Owning a Profitable & Sustainable Photography Business

0
73

by Mary Fisk-Taylor

For over 25 years my business partner, Jamie Hayes, and I have owned and operated a photography studio together. Through these years there have been many changes. We have had to shift our business in every single way. Of course, we went through the digital transition and that was time consuming and very scary. We have had to change our marketing focus from the Baby Boomers to the Generation “X” crowd and now trying to figure out the Millennials and beyond. We learned how to create and maintain a website, build a brand, post on Facebook, Pin, Tweet, Instagram and now tackling the world of You Tube and Vimeo with video and do not get me started on TikTok. Yes, there are a lot of changes in the photography business, and we understand that shift happens, and we must accept the changes.

“Competition is everywhere and I do mean everywhere. So, we have to mind our customer service practices to the ultimate degree.”

However, there are many things, maybe even most things in our studio that have never changed. And, I dare say that they might never have to change. We do pride ourselves on owning a studio that has garnered a sterling reputation, established a brand name with a wide consumer reach and we strive to give platinum customer service 100% of the time. I do believe that these practices have kept us not only in business but allowed us to operate a very profitable and successful small business. These are values that are in the very foundation of the studio that we have built.

There are several other business practices that have not shifted through the years. I truly believe that by staying grounded in these basic policies and relying on the foundation we built has allowed us to create a sustainable business and livelihood in the realm of professional photography. My top five #bemoresuccessful practices are below:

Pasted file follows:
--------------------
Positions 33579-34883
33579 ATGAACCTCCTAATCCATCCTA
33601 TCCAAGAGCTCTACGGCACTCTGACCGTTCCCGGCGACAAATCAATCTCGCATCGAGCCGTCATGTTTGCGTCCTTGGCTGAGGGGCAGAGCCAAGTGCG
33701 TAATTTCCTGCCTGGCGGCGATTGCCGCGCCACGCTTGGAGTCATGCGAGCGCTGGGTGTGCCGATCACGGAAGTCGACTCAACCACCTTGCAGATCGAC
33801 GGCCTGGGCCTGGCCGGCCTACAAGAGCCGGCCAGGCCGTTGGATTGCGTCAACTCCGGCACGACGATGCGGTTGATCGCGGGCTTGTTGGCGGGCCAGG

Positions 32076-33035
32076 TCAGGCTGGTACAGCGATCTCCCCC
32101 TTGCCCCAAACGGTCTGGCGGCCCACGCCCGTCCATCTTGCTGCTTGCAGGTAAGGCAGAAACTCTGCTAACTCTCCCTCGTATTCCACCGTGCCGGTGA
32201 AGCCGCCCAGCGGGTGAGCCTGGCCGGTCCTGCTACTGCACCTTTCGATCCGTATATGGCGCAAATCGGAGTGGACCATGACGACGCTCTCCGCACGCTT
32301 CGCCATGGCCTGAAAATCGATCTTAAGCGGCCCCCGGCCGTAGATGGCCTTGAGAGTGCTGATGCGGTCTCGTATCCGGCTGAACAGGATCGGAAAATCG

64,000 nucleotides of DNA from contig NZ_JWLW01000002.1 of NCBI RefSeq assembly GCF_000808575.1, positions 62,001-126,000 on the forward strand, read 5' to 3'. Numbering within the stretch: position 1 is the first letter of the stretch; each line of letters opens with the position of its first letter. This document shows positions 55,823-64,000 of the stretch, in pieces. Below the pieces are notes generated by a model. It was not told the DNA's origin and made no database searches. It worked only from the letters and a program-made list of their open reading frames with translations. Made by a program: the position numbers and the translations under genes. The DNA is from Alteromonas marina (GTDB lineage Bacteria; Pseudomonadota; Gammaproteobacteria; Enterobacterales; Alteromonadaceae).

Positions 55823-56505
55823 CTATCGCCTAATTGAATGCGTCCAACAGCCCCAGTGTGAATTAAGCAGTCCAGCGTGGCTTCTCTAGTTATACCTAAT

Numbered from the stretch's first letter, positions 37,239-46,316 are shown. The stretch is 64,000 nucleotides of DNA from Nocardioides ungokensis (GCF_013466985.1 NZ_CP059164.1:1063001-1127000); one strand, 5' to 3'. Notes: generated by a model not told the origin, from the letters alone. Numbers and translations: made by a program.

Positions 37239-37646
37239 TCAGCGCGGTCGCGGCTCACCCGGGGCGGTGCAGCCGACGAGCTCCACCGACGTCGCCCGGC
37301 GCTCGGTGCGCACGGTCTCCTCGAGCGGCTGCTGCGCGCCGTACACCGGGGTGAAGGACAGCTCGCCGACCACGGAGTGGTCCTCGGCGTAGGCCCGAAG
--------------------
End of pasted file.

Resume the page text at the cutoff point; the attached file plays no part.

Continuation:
Create, maintain, and follow a sound Business Plan – This seems very rudimentary and even mundane, but it is so important. This is the foundation that our studio operates on throughout the year. Included in my business plan are my short-term and long-term goals, as well as my studio’s mission statement, editorial calendar, marketing plan and pricing as well as product lines.

Follow the Good, Better, Best and WOW when developing your product lines – This is something that I learned from the very beginning, and it is the most basic concept of sales and selling. Generally, people purchase in the middle, then buy the medium or mid-size/range item. So, for me I wanted to put my products that I wanted to sell the most directly in the middle of my price lists. This applies whether it is a la carte products, portrait collections or even our creation fees. When the products or packages that I want to sell the most are in the middle then I tend to sell them the most. This is a very easy way to keep your sales averages exactly where you want them to be. And, in my experience if you are selling too many of your basic products then you are probably giving too much away at that level and if you are selling a lot of your WOW products then raise your prices.